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Re^2: What is the proper way to read non-ANSI data

by freonpsandoz (Beadle)
on Sep 15, 2015 at 04:31 UTC ( #1142001=note: print w/replies, xml ) Need Help??


in reply to Re: What is the proper way to read non-ANSI data
in thread What is the proper way to read non-ANSI data

That also works for '' but not for ''.

  • Comment on Re^2: What is the proper way to read non-ANSI data

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Re^3: What is the proper way to read non-ANSI data
by CountZero (Bishop) on Sep 15, 2015 at 06:15 UTC
    What is the code for this '', both in the original and changed file?

    CountZero

    A program should be light and agile, its subroutines connected like a string of pearls. The spirit and intent of the program should be retained throughout. There should be neither too little or too much, neither needless loops nor useless variables, neither lack of structure nor overwhelming rigidity." - The Tao of Programming, 4.1 - Geoffrey James

    My blog: Imperial Deltronics

      In the original program output, every character (including the 'centered dot' chr(0xb7) ) is encoded as a single byte, except the specific hyphen like character your ask about, which is encoded as 3 bytes: e2 80 93.

      Which to me suggests that the output is utf-8. Update: Corion points out that text containing single bytes > 0x7f and 3-byte chars isn't utf-anything; but rather a mixed(-up) encoding.

      I suspect that the 'wrongness' the OP perceives when he treats the perl input stream as utf-8 and writes his output file as utf-8, has more to do with how he subsequently is inspecting that output than it does with Perl's handing of the data; but am insufficiently versed in the subject to be able to confirm that suspicion.


      With the rise and rise of 'Social' network sites: 'Computers are making people easier to use everyday'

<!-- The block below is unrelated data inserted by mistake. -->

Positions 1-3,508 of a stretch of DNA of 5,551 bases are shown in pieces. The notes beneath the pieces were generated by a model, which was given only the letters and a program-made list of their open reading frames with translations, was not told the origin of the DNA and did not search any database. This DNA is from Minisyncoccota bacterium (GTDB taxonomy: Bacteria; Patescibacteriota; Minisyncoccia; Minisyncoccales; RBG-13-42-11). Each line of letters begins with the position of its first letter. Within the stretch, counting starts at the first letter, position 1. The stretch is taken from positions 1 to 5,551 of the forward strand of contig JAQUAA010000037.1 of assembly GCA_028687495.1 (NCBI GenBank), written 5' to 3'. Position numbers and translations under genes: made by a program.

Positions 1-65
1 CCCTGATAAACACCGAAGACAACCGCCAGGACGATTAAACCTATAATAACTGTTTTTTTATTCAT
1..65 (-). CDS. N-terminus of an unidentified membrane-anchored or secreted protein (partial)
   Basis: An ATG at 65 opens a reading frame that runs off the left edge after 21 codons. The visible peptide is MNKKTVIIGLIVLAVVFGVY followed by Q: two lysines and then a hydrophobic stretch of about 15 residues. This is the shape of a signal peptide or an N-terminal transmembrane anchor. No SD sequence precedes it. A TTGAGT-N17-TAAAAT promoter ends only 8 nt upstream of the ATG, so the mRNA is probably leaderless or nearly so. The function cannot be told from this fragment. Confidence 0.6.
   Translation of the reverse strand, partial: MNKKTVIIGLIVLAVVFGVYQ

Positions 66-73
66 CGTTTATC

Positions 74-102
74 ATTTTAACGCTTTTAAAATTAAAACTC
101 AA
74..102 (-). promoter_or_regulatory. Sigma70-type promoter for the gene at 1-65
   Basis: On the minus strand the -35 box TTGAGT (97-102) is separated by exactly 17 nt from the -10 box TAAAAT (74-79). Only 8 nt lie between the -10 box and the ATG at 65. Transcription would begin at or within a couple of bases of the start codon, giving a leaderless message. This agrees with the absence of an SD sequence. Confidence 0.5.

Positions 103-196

Examine what is said, not who speaks -- Silence betokens consent -- Love the truth but pardon error.
      "Science is about questioning the status quo. Questioning authority". I knew I was on the right track :)
      In the absence of evidence, opinion is indistinguishable from prejudice.
      I'm with torvalds on this Agile (and TDD) debunked I told'em LLVM was the way to go. But did they listen!

        Upon further investigation, I found that dumptorrent is capable of dumping more than one torrent with a single command. Dumping both a torrent containing a centered dot and torrent containing the EN DASH to a single file does indeed yield a mixed encoding. At this point, I don't know if this is due to different encodings used in different torrent files, a problem with dumptorrent, a problem with the bencode library, or a problem with the Windows APIs. I found that I could read the data correctly by trying to decode raw input as UTF-8 and, if that fails, decoding it as cp1252. This seems to work for all torrent files I have encountered so far:

        use strict; use warnings; use Try::Tiny; use Regexp::Common qw /number/; use Encode; my $linecount = 0; open(DATA, qq(dumptorrent.exe "$ARGV[0]"|)); binmode(DATA, ":raw"); binmode(STDOUT, ":encoding(UTF-8)"); foreach my $line (<DATA>) { $line = DecodeRawLine($line); # Discard the 5 lines of output before the list of filenames if (++$linecount > 5) { last if (length($line) == 0); $line =~ s/^ *//; $line =~ s/ +\(${RE{num}{real}}[KMG]\)$//; # e.g. " (8.22M +)" my $sizeindex = rindex($line, ' ') + 1; my $filesize = substr($line, $sizeindex); # Ignore zero-length files in torrents. if (defined $filesize && length($filesize) > 0 && $filesiz +e > 0) { # Remove the extra spaces between the file name and si +ze (my $filekey = $line) =~ s/ +(\d+)$/ $1/; print "$filekey\n"; } } } sub DecodeRawLine { # IMPORTANT! Any arguments in @_ that are needed in 'try' must be +COPIED! my $line = substr($_[0], 0, length($_[0])-2); # remove CR-LF try { $line = Encode::decode('UTF-8', $line, Encode::FB_CROAK); } catch { $line = Encode::decode('cp1252', $line); }; return $line; }

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